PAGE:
iPhone 4S vs. Samsung Galaxy S III
NEWS ANALYSIS: The Apple iPhone 4S and Samsung Galaxy S III are both fast, savvy, feature-rich, can follow instructions and access hundreds of thousands of apps. A few features, though, set each apart.
The Samsung Galaxy S III will be available from Verizon Wireless, AT&T, Sprint, T-Mobile and US Cellular by mid-summer, and an Apple iPhone 5 is a candidate for all five carriers by the fall. T-Mobile has dropped lots of hints that it will be able to support an LTE-enabled iPhone and US Cellular, in December, turned down the iPhone 4S, saying it was waiting for a Long Term Evolution version. Without the hassle of switching carriers or the need to wait out a contract, then, a number of people could find themselves debating between the next iPhone (whatever Apple decides to call it) and the fast-selling Samsung Galaxy S III.
While the next iPhone is expected to feature a larger display—at least 4 inches on the diagonal—and LTE connectivity—there’s really no telling what Apple is preparing as its response to the number of strong Android offerings that have come out in recent weeks, including the HTC Evo 4G LTE, HTC One X and Sony Xperia ion.
If you’re considering a jump from an older iPhone to the Galaxy S III, or from an Android phone to an iPhone, here’s where, in the most straightforward terms, things currently stand:
Apple iPhone 4S
Dimensions: 4.5 by 2.31 by 0.37 inches
Weight: 4.9 ounces
Display: 3.5-inch (on the diagonal) widescreen multi-touch display with a 960 by 640 pixel resolution.
Camera: 8 megapixels, HD video recording, LED flash, autofocus, VGA-quality front-facing camera, photo and video geotagging.
Operating System: iOS 5
Pricing and Capacity: 16GB for $199, 32GB for $299, 64GB for $399 (with two-year contract)
Samsung Galaxy S III
Dimensions: 5.38 by 2.78 by 0.34 inches
Weight: 4.69 ounces
Display: 4.8-inch HD Super AMOLED with a resolution of 1280 by 720
Camera: 8 megapixels, HD video recording, auto focus with flash and zero shutter lag, 1.9-megapixel front-facing camera with HD recording, zero shutter lag
Operating System: Android 4.0 (Ice Cream Sandwich)
Pricing and Capacity: 16GB and 32GB versions are available; pricing varies by carrier, but most are selling the 16GB version for $199 with a two-year contract. Pricing varies more for the 32GB model. Sprint sells it for $249.99, T-Mobile for $329.99.
Apple also has the largest ecosystem around, now with 650,000 apps in the App Store compared to 500,000 Android apps in the Google Play market. Clearly, neither store is going to leave a person wanting—those are incredible figures—but there is something to be said for developer’s support of Apple. It seems we more often hear of popular iOS apps finally being created for Android—Instagram and, more recently, Flipboard come to mind—than the reverse.
Another consideration is enterprise approval. With companies increasingly supporting bring your own device (BYOD) policies, the iPhone is an incredibly common business device these days and considered more secure than many Android handsets—though that thinking is changing. SAP, for example, has said it’s working on a solution that will enable it to include Android devices among its sanctioned iPhones and BlackBerry handsets.
Samsung has taken this matter into its own hands and created a distinction called Samsung Approved for the Enterprise, or SAFE, that endows a device with not only enterprise-ready features but enough security options to make SAFE phones appropriate, according to Samsung, for even regulated industries such as government and health care.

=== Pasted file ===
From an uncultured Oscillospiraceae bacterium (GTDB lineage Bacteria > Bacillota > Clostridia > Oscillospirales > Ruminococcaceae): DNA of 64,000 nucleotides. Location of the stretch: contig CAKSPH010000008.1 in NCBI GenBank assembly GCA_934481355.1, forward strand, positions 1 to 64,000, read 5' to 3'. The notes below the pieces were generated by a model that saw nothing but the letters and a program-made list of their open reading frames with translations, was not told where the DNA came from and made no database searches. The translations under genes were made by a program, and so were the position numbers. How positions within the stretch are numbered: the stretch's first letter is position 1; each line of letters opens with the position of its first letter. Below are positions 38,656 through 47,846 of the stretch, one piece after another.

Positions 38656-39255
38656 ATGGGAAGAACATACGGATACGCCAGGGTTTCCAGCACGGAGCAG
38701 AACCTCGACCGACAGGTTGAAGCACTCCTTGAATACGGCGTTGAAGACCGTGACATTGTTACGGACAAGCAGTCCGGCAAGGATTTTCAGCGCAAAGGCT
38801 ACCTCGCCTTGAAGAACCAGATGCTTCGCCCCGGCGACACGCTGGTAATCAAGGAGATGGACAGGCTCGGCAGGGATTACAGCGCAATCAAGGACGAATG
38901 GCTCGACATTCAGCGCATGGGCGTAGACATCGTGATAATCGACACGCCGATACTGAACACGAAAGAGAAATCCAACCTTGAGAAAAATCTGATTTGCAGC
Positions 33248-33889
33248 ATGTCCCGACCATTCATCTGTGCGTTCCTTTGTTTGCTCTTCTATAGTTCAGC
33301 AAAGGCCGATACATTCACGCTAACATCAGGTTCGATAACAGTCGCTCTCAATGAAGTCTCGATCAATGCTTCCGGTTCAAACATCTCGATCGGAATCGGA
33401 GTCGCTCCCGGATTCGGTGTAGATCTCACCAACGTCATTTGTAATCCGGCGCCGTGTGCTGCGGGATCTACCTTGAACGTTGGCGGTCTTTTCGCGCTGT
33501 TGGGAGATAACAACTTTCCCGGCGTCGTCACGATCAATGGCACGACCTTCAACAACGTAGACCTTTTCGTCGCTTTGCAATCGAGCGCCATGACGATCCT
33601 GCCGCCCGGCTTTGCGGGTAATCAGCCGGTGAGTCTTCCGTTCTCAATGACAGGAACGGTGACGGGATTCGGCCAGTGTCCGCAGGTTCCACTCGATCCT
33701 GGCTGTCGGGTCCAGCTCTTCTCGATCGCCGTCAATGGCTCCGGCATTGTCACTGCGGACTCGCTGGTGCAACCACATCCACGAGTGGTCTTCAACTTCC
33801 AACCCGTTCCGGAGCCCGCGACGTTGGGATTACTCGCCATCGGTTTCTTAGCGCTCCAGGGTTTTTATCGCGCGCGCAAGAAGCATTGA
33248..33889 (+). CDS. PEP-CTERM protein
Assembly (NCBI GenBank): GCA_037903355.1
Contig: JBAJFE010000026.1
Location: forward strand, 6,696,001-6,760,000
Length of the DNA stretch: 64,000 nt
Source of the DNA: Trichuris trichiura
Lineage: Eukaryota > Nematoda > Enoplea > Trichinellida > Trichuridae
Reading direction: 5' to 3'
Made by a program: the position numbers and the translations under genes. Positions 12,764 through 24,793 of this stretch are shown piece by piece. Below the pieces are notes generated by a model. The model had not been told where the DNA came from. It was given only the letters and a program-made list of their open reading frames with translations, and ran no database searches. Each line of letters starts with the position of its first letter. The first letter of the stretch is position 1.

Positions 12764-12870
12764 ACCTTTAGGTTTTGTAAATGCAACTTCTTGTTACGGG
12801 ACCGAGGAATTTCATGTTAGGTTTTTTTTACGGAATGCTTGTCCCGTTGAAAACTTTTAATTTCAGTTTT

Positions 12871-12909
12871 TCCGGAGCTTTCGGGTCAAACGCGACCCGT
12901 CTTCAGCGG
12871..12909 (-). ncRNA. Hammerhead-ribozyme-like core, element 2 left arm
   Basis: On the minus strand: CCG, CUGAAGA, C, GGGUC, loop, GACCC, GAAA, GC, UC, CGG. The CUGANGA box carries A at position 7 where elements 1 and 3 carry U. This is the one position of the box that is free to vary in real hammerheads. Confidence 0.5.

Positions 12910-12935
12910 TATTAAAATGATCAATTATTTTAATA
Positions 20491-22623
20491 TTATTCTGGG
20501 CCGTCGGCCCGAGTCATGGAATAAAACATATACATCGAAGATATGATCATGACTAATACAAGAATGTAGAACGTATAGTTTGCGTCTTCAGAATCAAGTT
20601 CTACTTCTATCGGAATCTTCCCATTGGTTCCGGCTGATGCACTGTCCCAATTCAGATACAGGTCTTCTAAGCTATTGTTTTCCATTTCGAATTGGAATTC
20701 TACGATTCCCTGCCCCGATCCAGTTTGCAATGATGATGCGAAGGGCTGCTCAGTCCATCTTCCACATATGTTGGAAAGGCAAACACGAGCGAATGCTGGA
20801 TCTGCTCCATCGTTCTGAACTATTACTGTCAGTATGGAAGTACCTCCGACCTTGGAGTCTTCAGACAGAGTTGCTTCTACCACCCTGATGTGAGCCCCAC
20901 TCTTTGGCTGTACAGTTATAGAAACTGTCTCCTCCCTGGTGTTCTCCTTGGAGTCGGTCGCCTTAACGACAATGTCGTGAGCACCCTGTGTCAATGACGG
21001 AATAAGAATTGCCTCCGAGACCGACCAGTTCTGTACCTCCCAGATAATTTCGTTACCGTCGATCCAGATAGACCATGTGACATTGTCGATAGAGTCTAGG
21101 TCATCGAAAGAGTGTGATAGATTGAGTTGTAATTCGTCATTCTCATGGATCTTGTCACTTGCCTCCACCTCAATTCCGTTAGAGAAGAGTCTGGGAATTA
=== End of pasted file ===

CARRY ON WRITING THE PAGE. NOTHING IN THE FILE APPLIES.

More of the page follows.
In an enterprise-friendly head-to-head, the SAFE-branded Galaxy S III would come out ahead of the iPhone 4S. Also in the Samsung’s favor are its NFC-based capabilities—it can do cool things like pass a photo to another Galaxy S III handset when the two are tapped, use Google Wallet (depending on the carrier) and program Samsung’s TecTile stickers to do your bidding. While mobile payments have been the focus of near field communication in the United States, there’s a lot more it’s capable of, as Galaxy S III users (and others) are already figuring out.
Both phones can be controlled by voice. The Galaxy S III’s S Voice can be made to control some apps—turning on or off WiFi, setting the alarm and creating and posting a Tweet, for example. S Voice can also find answers to your questions—though it won’t tell you them aloud, as Apple’s Siri will. That is, when Siri hears or understands correctly. Still, even with Siri’s foibles, and before the Siri upgrades Apple will launch with iOS 6 in its next phone—she’ll be better tied to information about restaurants and sports, among other improvements—the iPhone bests the Galaxy on this front.
Each phone has a lot more features than are listed here, as well as details that detract from or recommend it. But smartphones are far more than their lists of specifications. We love or regret them based on details like the placement of buttons and whether we find them convenient, how warm the phone gets during a long call, how quickly it responds, how intuitive the layout is to navigate and really the degree to which the phone’s a pleasure to use—which is personal.
The most dramatic difference between these phones, in my opinion, is their size. A 4.8-inch display isn’t for everyone, though no doubt some users will be thrilled with the GS III as a gaming interface or a screen for an in-flight movie.
If you can, get to a store, have a look, hold them—a lot of camera features are great, but more important, to me, is not inadvertently hitting the volume button each time I turn on the phone—and consider how and what you’d use them for each day. Which phone is the best phone is personal.